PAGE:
It’s been weighing on me that I’ve fallen silent here. Most of the stuff I have to say about writing, I’ve been saying at the Moody Muses on Wednesdays. And I haven’t really had much to say otherwise. Life is life, deeply interesting to me but unlikely to be as interesting to anyone else.
Assuming I sell the mess in progress, I will put excerpts up, either here or somewhere else. Why? Because I think they help sell books. I can’t tell you how many books I’ve bought because I read an excerpt, loved the writing and had to have the book. I own 1,300 books, some of which I haven’t read; I have 18 books checked out of the library. I’m nowhere near a shortage of reading material.
Yet I keep buying new books, because I see a review, or I hear buzz. I want to know more, so I hunt for the author’s website, and I hope there’ll be an excerpt there, one that’ll tell me this is a book I want to read, this is a book I’ll love reading. I make a note of it in the book I keep in my purse, and I plan to head for the bookstore.
I could do all that if I went to the bookstore and found the book and opened it, sure. But I rarely go to the bookstore just to browse any more. I go with a mission, with something in mind. Half the time, I’m there as a detour between Point A and Point B, and I don’t have time to wander. So I don’t browse, and I don’t go looking for that book that sounded good in that review I read last week.
In the interests of candor, sometimes an excerpt will make me decide a book isn’t for me, after all. I don’t think that matters, in the end. The author isn’t losing a sale she would have otherwise had. If the excerpt doesn’t work for me, the same text, read in a bookstore, isn’t going to work for me either. However I make the decision, it’s the same decision: I’m not buying the book.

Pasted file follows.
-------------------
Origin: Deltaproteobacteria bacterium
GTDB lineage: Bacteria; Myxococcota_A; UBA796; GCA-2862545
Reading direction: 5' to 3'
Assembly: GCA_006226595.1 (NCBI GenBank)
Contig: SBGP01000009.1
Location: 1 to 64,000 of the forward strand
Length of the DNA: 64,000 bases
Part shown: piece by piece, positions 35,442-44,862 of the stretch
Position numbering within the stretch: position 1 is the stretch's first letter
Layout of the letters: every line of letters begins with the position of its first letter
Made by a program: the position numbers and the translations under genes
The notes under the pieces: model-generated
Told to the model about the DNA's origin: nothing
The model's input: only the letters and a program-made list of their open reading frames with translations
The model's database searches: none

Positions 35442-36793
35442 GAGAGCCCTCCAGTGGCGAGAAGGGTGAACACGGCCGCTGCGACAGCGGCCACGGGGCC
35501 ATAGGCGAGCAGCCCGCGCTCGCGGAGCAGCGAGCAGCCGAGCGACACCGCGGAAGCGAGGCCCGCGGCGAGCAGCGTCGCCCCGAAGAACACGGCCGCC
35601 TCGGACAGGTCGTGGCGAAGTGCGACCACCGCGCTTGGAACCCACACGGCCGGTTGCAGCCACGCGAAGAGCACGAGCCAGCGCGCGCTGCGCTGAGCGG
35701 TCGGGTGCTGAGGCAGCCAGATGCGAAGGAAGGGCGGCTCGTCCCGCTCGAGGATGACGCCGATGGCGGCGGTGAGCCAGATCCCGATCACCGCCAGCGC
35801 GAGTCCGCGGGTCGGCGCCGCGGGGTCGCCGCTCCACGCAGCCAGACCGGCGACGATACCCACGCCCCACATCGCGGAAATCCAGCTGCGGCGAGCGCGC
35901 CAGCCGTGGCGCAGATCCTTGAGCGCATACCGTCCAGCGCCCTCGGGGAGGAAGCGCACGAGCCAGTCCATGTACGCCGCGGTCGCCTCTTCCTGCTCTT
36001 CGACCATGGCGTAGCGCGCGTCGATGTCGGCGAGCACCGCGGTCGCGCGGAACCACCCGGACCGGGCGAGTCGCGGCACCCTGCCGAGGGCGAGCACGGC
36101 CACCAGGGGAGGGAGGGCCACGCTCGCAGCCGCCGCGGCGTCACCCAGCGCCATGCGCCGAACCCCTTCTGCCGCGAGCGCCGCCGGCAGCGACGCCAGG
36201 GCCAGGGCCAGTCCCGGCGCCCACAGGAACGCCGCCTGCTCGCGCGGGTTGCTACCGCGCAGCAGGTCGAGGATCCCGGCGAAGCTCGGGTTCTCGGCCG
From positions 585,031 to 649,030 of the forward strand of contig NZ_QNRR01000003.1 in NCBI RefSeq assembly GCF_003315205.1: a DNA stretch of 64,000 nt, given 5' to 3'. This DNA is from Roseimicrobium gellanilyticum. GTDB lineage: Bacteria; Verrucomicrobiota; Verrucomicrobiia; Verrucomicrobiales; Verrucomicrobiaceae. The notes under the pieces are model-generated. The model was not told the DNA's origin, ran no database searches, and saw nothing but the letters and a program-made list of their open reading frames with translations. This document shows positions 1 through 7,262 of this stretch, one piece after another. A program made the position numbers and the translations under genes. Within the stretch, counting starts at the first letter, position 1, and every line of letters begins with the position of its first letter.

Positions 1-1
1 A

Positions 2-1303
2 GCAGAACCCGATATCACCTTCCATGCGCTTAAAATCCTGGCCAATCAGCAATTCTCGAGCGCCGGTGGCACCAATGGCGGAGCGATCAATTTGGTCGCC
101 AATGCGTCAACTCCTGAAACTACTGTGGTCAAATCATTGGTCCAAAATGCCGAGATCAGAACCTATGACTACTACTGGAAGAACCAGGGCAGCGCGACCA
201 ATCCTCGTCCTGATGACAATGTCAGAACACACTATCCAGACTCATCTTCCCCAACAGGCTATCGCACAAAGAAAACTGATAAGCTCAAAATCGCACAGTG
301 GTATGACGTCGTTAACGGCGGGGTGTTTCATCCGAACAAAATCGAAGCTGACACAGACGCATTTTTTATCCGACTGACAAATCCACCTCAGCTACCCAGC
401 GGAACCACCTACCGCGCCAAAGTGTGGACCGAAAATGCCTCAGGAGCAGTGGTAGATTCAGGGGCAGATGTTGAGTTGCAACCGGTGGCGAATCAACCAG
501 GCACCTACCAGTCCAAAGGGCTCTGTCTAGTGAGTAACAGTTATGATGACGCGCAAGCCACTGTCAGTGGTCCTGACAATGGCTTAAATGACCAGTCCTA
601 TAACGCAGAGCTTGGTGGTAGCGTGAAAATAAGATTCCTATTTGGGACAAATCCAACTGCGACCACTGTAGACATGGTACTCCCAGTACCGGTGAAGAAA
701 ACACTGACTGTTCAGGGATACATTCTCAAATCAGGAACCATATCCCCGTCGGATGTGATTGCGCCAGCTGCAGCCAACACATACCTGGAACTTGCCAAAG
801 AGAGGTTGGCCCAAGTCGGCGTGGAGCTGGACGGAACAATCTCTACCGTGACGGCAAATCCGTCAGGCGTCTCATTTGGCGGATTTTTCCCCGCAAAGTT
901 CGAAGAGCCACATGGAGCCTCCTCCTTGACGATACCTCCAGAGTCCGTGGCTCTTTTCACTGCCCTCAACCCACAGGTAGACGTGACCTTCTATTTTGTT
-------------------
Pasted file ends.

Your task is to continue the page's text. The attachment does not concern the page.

Given all that, given that I’m writing for readers like me, you can be sure I will be putting up an excerpt as soon as there’s a good reason for it.
Holy moly, I didn’t realize until tonight that it’s been nearly two weeks since my last post. Gah! The main reason for my disappearing act is that I’ve been deep, deep, deep in my story world — I’m not sure how many words I’ve written because I’m not tracking it any more, but I know it’s been a lot. The ms. is 209 pages and nearly 64k words long. Most of what I’ve written in the last month is going to need overhauling, but I’m learning I’m okay with that. I’m starting to think I might be the kind of writer who needs to figure out her story by writing it. Who knew?
I’ve also been baking — the madness continues. I’ve made brownies and pancakes from scratch, (in the usually-make-it-from-mix category), and I’ve made lemon-cornmeal cookies and cornbread (in the revisiting-old-favorites category), and I’ve made orange-cranberry scones in (the baking-something-for-the-first-time category). So far, nothing’s been bad, and I’ve had friends willing and able to help me eat everything.
Of course I’ve been reading, too. Asking if I read is like asking if I breathe. I’ll try to post my thoughts on what I’ve read this weekend.
A while ago, I decided to stop tracking my word count. The negative number in the total column, which showed up every time I made a major cut, just depressed me. A couple of times, it made me reluctant to do what I knew I needed to do, and that’s a problem. So I stopped.
I spent the last week or so writing a couple of scenes. The second one got harder and harder to write as time went on, and I realized my problem was that the scene was boring. I went back to the preceding scene, to figure out what to follow it with, and realized that it didn’t work either, though in this case the problem was with story logistics.
So today I have to cut both scenes, and then I have to figure out what happens instead. 4k words, gone just like that.
Where is time going? Why are the days flying past so quickly? It seems impossible and ridiculous that two and a half weeks should have passed since the last time I posted. And it’s not like I have anything to say–I just felt the need to say whatever. So I’m just going to write a bunch of bits.